Iran is a very diverse and beautiful country.
A Westerner who visits Iran will often be treated with kindness and generosity. Don’t be surprised if people come up to you and want to practice their English. They are genuinely interested in where you come from and what you do. They will often offer to share food with you. Try the Azam Beryani wraps — they are delicious.
Iran is an oil- and mineral-rich country with sophisticated infrastructure, many local airlines and cheap petrol. It a cash society, with cash changers on every street.
According to the World Health Organization (WHO), Iran ranks 58 in healthcare and 93 in health-system performance. In 2016, Bloomberg News ranked Iran the 30th most efficient healthcare system, ahead of the United States and Brazil. More than 90 percent of the population has health insurance; Iran also has health tourism.
As of 2023, 89 percent of the Iranian adult population are literate, well ahead of the regional average of 62 percent. This rate increases to 97 percent among young adults (aged between 15 and 24), without any gender discrepancy. In 2008, the majority of students (63 percent) enrolled in Iranian universities were women. According to a UNESCO world survey, Iran has the highest female-to-male ratio at primary level of enrolment in the world among sovereign nations, with a girl-to-boy ratio of 1.22 : 1.00.
Let’s look at the reality of day-to-day life in Iran.
Every aspect of your life is controlled, including marriage, fashion, media, relationships, birth control, the internet, political candidates and all highly paid government jobs. Despite the educational statistics above, women make up less than 18 percent of the official workforce. Supreme Leader Ayatollah Ali Khamenei, a fundamentalist Shiite Muslim, sets the rules. He is backed up by a powerful militia called the Revolutionary Guards, the religious judiciary, the Guidance Patrol (morality police), and a vast bureaucracy, all paid for by billions of dollars of oil revenue.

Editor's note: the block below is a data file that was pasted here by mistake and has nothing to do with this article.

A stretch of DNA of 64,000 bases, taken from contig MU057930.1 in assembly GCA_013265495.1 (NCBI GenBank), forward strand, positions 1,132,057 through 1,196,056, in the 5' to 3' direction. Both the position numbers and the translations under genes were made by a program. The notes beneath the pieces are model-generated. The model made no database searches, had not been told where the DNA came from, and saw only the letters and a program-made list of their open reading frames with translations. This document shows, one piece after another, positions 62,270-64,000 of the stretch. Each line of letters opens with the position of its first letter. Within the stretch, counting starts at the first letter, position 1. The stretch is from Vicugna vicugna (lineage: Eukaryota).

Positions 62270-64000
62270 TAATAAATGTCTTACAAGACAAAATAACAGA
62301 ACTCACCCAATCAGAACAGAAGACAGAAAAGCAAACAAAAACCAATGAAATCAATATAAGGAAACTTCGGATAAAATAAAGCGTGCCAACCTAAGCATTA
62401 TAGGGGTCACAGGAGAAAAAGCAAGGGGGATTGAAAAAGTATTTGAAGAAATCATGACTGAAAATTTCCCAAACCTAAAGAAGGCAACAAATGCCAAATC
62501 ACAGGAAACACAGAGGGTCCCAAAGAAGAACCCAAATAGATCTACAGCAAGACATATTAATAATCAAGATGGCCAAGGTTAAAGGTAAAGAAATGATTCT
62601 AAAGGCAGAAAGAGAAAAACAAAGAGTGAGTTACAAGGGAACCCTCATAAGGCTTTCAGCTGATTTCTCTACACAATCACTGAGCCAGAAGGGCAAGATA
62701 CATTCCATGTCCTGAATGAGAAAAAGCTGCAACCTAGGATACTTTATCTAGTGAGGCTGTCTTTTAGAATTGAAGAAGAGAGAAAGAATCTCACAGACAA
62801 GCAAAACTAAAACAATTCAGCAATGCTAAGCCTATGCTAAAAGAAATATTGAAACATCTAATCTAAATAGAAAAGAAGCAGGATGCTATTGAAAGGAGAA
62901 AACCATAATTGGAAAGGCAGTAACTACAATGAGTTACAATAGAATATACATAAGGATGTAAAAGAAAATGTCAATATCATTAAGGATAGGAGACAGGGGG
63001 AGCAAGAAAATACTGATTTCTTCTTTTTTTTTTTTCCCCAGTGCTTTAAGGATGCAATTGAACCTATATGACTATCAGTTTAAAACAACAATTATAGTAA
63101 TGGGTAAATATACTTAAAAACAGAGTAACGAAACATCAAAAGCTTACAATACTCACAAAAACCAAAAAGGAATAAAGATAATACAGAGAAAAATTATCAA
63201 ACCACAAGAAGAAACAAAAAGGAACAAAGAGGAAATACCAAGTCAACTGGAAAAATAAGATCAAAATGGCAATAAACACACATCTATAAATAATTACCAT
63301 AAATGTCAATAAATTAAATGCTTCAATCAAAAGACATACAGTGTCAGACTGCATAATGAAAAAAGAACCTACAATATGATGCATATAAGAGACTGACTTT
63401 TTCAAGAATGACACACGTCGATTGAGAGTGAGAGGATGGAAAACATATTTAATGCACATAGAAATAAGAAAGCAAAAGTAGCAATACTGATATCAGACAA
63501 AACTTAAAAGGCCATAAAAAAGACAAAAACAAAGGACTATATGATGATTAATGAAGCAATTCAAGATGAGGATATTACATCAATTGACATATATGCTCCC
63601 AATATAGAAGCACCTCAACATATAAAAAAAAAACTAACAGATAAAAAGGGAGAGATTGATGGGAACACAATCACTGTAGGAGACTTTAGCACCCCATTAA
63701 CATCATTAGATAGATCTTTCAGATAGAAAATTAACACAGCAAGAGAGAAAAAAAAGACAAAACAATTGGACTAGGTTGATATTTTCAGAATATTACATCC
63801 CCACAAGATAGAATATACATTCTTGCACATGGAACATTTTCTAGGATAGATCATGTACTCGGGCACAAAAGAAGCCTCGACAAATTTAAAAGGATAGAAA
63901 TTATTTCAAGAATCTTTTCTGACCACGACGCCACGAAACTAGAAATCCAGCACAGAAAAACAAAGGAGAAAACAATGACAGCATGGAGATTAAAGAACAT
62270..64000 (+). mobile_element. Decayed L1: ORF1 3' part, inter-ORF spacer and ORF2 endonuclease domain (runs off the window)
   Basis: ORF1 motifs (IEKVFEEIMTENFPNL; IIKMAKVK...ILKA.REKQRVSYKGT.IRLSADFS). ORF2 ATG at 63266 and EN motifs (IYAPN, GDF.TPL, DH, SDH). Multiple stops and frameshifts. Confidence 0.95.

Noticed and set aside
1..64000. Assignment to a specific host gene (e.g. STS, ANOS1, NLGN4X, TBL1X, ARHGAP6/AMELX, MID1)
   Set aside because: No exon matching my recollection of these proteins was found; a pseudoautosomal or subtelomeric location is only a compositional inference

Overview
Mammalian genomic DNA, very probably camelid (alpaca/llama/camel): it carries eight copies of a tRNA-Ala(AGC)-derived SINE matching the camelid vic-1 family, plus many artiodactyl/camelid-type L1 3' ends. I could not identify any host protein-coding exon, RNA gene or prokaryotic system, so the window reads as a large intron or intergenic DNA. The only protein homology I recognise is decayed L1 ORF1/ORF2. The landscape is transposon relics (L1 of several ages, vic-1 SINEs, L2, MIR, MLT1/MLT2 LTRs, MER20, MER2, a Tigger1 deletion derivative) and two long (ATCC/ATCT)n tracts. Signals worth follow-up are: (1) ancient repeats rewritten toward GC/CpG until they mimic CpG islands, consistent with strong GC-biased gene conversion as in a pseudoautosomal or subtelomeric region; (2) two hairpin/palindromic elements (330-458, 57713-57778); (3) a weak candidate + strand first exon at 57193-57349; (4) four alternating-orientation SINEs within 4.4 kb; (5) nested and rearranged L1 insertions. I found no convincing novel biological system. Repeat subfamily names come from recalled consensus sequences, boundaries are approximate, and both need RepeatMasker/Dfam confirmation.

The 2022 killing of student Mahsa Amini, in police custody for wearing an “improper” hijab, resulted in 12 months of protests and riots.
How does the Iranian government view the world?
First, it exists on the periphery of an often-hostile Arab world, which happens to be mostly Sunni-majority countries with the exception being Iraq and Bahrain; Bahrain is majority Shia but ruled by a Sunni monarchy. Second, Iran is surrounded by a large number of nuclear-capable countries, such as Russia, Israel, Pakistan and India. Third, it is bordered by countries hosting American military bases, including Türkiye, Kuwait and Iraq.
Their relationship with America is violent and wrought. America arranged to overthrow the Iranian government in 1953. Since then, the U.S. has regularly imposed sanctions on Iran, to ostensibly to stop them from becoming a nuclear power. Ironically, Iran, in response, has become a highly specialized manufacturer of home-made drones and missiles.
Although some commentators suggest that Iran will directly attack America, it is highly unlikely. The Iranian military is about one-third the size of the U.S. military with a quarter of these forces being the Revolutionary Guard (Sepah). They are armed with aging Russian equipment and aircraft (with new Chinese jets on order). Ironically, their best navy ships are made in the U.S. and France. The real worry for Iranian rulers is that many young people are less religious, more middle class, and less supportive of the fundamentalist government — hence the need for the Sepah and the morality police.
The Iranian government will continue to use its proxies, Hamas, Hezbollah, and the Houthis, to attack Israel and America. But many Americans fail to appreciate that even though these proxies readily take Iranian money, their goals are not the same.
Hezbollah and Hamas want to destroy Israel, and don’t have a direct conflict with America. The Houthis are at war with Saudi Arabia, who support Yemen. The Houthis and the Iranians embrace different denominations of Shiite Islam and consider each other heretics. Furthermore, Hamas are mainly minority Sunni Muslims and do not want to be controlled by Shiites.
So, what does the Iranian government want? They want to be the prominent country in the Arab world, with the other countries adopting their Twelver Shiʿah version of Islam. Unfortunately, it is not only Turkey and Saudi Arabia that oppose their ideals and overlordship, but also other countries in the Arab world, including Egypt, Jordan, Qatar, Bahrain, Morocco and Tunisia.
So, what do the people of Iran want? Unsurprisingly, they want what we all want — peace and freedom.
Patrick Drennan is a journalist based in New Zealand, with a degree in American history and economics.
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